Gujaratís Muslims: in a politically correct trap?
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Time for all PM candidates to end hostilities and present voters with choices about policies, programmes and performance.
The debate about Narendra Modi's economic record has just gone international (perhaps even viral!). In an October 27 editorial, the prestigious New York Times stated in an editorial: "His rise to power is deeply troubling to many Indians, especially the country's 138 million Muslims and its many other minorities. His economic record in Gujarat is not entirely admirable, either." Candidate Modi has changed the contours, and style, of the (presidential?) debate in India. His in-your- face style has been enthusiastically joined by the other two aspirants for the PM's post: Rahul Gandhi of the Congress and Nitish Kumar of the JD(U). All three contenders have engaged in objectionable name-calling and the debate is plumbing new lows. For example, Bihar Chief Minister Nitish Kumar recently likened Modi to Hitler. The hope remains that the debate will soon begin to focus on possibilities, policies and performance rather than venom, hatred and contempt.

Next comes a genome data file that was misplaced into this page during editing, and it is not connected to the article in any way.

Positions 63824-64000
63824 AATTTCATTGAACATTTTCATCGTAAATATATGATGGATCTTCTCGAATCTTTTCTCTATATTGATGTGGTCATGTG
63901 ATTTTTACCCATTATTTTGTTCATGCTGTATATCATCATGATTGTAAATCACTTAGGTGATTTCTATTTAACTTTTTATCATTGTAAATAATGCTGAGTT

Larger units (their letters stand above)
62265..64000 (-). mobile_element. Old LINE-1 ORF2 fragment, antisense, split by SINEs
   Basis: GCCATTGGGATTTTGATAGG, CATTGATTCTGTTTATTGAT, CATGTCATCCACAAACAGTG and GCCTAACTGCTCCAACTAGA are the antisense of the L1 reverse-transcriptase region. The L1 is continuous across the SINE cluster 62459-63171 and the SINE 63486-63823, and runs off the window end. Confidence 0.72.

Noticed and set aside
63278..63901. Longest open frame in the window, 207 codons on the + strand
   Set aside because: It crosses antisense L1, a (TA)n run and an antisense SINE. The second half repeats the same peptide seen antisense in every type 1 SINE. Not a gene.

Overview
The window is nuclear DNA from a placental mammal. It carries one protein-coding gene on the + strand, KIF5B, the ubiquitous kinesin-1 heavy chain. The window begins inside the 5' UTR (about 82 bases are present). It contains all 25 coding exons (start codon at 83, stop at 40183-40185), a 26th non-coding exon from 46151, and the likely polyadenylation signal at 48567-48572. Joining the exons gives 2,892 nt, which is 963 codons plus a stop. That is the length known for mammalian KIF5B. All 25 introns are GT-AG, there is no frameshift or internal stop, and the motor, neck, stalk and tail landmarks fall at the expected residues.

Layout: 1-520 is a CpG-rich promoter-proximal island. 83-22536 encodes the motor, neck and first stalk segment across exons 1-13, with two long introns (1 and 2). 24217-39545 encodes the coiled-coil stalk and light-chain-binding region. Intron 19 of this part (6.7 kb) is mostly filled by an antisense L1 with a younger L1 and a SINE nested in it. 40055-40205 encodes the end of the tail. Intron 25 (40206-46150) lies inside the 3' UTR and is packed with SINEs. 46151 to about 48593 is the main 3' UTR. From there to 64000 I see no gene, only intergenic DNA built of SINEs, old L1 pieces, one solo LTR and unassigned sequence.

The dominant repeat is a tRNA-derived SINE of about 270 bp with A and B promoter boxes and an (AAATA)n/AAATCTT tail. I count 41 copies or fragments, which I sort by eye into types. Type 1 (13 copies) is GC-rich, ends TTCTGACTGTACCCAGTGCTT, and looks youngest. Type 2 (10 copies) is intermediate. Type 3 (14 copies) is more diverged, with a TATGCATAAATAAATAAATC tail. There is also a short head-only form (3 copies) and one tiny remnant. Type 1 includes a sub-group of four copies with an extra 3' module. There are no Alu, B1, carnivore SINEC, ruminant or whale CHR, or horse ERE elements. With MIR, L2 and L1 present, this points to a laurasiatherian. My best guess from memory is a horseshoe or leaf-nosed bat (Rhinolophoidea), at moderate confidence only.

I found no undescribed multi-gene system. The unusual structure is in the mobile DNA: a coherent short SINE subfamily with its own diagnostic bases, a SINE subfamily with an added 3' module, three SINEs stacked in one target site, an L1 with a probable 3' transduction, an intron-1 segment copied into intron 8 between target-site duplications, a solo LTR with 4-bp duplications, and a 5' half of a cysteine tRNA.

As part of the discussion about performance, I have published two articles in The Indian Express ('The Modi metric', December 13, 2012 and 'Lessons from the Gujarat model', October 26, 2013) on the economic fortunes of the disadvantaged in Gujarat and other states of India. The disadvantaged are defined as the dominantly poor of India ó Muslims, Scheduled Castes (SC) and Scheduled Tribes (ST). The specific attention to Gujarat was motivated by the fact that the conventional wisdom has been that, while Gujarat under Modi has been well known for its affinity with the corporate sector and strong GDP growth, it has not been known for inclusiveness of its growth, and particularly for the inclusiveness of those who are Muslim.
In the first article, analysis of NSS surveys for 1999-2000 and 2009-10 revealed that Muslims in Gujarat had experienced very little decline in absolute poverty, Tendulkar definition (1.8 percentage points, ppt), in a decade of Modi's rule. In contrast, the SC/STs had shown a large 22 ppt decline over the same period. This singular omission from the growth process was dutifully reported by me, and most commentators applauded my professional dedication, and my conclusion.